Is it better to read paper books or electronic books?
E-books have their benefits: They are convenient, especially when traveling, and they are often significantly less expensive than physical books. They are also becoming more like physical books as developers continue to improve the technology. Also, I think all reading is good, so I don’t oppose the reading of e-books. However, here are four reasons why printed books may be better for us:
1. Print Books Aid in Memorization
The case studies I’ve read indicate that subjects remember more and have greater concentration when reading physical books.1 It appears that human beings retain information better with paper pages than with electronic screens. Scrolling makes mind mapping difficult, so it seems any online-like reading is inferior to a physical book when it comes to memory.
If e-readers improve to eventually simulate ink on paper, eliminating all scrolling, then reader memory will no doubt be reinforced. But isn’t it interesting that as e-readers improve in quality, they get closer to copying the experience of reading physical books? I think that is an indication that there is something markedly artificial about reading text on a machine.
2. Print Books Preserve Our Humanity
As a philosopher and teacher, I think learning, reflecting, and especially reading is best done away from a machine, or at least not exclusively on a mechanical device. Computers and the various technologies we use today have many practical advantages, but I am concerned about what they do to our humanity and how they give an impression of learning that is somewhat artificial. Handling a smartphone, a laptop, and various other mechanical devices for a significant part of our day tends to hinder interaction with others and detracts from serious reflection.2
3. Print Books Appeal to Our Senses
Many print book readers enjoy the pleasant glue and ink smell inherent in a real book, the sound that the pages make as they turn, and the feel of the paper beneath their fingertips. These sensations are not only aesthetically pleasing. When a person is able to physically interact with books, the interaction enhances the learning experience.
Educational studies have indicated that students remember more when they write by hand than when they type on a machine. Though e-readers claim to provide ease in reading and studying (giving the impression of deep learning), the machine isn’t allowing the user to connect with the material or work hard enough to get to the next level of understanding. Educators Mortimer Adler and Charles Van Doren emphasized the importance of “making a book your own” by marking, underlining, outlining, and dog-earing the book.3 Updated e-readers allow for some of this connectedness, but they still don’t stimulate the senses in the same way. With physical books, the reader has an encounter with a book that doesn’t disappear when you hit the off button.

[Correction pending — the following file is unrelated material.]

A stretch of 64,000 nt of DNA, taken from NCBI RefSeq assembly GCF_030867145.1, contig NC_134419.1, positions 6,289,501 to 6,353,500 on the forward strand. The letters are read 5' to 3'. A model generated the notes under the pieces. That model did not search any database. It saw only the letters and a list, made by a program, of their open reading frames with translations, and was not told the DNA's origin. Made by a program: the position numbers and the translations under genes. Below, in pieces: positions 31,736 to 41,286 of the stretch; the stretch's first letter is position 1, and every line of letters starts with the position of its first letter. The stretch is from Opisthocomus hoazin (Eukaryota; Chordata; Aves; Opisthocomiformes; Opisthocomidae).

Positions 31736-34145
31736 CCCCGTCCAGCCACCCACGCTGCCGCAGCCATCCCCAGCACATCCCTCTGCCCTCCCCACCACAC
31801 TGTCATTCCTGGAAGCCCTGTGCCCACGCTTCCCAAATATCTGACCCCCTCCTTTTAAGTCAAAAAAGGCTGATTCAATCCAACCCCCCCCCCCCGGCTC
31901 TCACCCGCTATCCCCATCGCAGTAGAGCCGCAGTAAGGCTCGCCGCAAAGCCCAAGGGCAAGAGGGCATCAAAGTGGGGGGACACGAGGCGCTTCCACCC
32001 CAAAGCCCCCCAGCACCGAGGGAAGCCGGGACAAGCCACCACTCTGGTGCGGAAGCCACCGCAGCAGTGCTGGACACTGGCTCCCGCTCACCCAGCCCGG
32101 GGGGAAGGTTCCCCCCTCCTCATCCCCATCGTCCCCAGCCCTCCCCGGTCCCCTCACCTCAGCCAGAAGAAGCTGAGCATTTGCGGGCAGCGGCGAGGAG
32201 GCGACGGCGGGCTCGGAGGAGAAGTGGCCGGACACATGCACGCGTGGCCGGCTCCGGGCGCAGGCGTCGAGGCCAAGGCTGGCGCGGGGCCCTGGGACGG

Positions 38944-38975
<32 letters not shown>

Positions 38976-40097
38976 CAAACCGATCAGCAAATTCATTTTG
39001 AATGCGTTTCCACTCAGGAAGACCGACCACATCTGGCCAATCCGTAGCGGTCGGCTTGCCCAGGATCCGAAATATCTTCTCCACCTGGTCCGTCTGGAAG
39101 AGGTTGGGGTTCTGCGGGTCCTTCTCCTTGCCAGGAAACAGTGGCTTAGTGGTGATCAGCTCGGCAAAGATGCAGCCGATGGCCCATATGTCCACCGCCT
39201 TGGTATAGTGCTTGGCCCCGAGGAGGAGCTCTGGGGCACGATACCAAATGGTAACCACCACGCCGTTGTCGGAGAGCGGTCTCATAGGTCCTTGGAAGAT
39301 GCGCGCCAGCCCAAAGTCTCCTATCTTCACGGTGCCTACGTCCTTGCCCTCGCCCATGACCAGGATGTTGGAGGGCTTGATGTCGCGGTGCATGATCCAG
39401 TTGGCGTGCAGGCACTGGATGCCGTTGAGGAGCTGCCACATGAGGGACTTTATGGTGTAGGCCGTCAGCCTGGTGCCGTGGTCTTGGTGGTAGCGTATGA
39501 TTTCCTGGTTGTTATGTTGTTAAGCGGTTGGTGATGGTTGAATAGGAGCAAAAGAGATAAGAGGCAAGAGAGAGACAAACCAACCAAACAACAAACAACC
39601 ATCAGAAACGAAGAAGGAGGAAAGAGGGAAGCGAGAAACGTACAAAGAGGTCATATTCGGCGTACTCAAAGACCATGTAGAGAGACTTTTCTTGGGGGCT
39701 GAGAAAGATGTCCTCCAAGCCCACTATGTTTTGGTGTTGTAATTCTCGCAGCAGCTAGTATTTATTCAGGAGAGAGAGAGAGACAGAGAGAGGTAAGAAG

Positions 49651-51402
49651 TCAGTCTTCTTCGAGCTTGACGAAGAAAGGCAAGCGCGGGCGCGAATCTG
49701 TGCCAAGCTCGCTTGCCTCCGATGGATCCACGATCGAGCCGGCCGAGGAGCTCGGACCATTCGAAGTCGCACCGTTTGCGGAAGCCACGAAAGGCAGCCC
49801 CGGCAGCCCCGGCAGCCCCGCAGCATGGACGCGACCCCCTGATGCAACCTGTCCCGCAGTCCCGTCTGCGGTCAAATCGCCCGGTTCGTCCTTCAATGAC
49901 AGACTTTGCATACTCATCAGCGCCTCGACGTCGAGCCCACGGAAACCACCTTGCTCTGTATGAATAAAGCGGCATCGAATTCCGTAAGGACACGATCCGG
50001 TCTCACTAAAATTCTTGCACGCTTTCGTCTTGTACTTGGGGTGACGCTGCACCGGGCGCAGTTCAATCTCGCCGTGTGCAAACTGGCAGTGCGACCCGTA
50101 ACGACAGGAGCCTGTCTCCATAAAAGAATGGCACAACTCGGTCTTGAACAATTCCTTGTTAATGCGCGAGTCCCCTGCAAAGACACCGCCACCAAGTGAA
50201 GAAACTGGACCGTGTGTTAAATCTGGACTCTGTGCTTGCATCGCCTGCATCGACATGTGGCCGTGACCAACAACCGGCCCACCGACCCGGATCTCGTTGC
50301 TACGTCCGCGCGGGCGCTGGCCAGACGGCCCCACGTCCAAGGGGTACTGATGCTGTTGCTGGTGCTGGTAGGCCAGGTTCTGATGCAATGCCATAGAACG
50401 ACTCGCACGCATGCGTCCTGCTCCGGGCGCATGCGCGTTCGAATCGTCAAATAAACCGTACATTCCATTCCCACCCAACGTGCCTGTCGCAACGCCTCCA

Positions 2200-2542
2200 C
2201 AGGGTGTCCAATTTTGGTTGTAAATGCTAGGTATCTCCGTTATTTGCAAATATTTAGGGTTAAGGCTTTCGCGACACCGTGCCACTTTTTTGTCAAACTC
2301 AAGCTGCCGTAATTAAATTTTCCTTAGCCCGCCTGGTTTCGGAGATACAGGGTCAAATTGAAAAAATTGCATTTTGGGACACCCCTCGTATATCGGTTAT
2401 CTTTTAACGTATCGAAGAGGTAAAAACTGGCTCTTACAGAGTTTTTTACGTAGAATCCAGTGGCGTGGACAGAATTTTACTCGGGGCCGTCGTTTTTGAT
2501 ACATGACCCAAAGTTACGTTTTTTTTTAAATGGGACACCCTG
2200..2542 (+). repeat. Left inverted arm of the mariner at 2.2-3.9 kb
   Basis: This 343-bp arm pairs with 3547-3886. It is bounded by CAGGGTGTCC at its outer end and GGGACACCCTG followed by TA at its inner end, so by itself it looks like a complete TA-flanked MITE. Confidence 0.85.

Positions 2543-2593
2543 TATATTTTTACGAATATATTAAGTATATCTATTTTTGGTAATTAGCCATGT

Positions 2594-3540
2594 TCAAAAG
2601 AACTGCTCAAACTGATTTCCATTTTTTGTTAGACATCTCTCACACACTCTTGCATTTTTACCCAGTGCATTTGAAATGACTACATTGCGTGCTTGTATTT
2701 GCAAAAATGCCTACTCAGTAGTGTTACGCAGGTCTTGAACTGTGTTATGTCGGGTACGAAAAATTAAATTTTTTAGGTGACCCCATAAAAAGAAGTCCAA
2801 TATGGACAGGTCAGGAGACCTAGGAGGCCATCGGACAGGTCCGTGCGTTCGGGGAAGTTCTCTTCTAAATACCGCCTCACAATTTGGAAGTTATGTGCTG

4. Print Books Offer a Unique Ambience
Physical libraries with thousands and thousands of published books are places that deeply enhance the joy and satisfaction of reading, learning, and thinking. Seeing the title of a physical book can provoke thought about the volume’s central theme. Just being surrounded by physical books in my office inspires me to think and reflect. When I seek knowledge, learning, and wisdom, I naturally turn to my physical library. Unlike e-books, that athenaeum is never shut down or unplugged.
So, these are some of my reflections about the specialness of physical books and why I prefer them to e-books. Personal preference no doubt plays an important role in which kind of books we choose to read. I am definitely old school in many ways, and I like to take the phrase “People of the Book” literally. Yet again, all reading is good, so if you are an e-book reader, keep it up.
Reflections: Your Turn
Do you prefer to read physical books or e-books? Why?
- Jon Levine, “Reading Books Instead of Kindles Can Improve Your Memory, Concentration and Good Looks,” ArtsMic (blog), Mic, August 20, 2015, https://mic.com/articles/124120/reading-books-instead-of-kindles-can-improve-your-memory-concentration-and-good-looks; Ferris Jabr, “The Reading Brain in the Digital Age: Why Paper Still Beats Screens,” Scientific American 309 (November 2013), http://www.scientificamerican.com/article/the-reading-brain-in-the-digital-age-why-paper-still-beats-screens.
- See my article, “Do You Like Being Alone with Your Thoughts?” Reflections (blog), Reasons to Believe, August 12, 2014, http://www.reasons.org/blogs/reflections/do-you-like-being-alone-with-your-thoughts.
- Mortimer Adler and Charles Van Doren, How to Read a Book: The Classic Guide to Intelligent Reading (New York: Simon and Schuster, 1972), 48–51.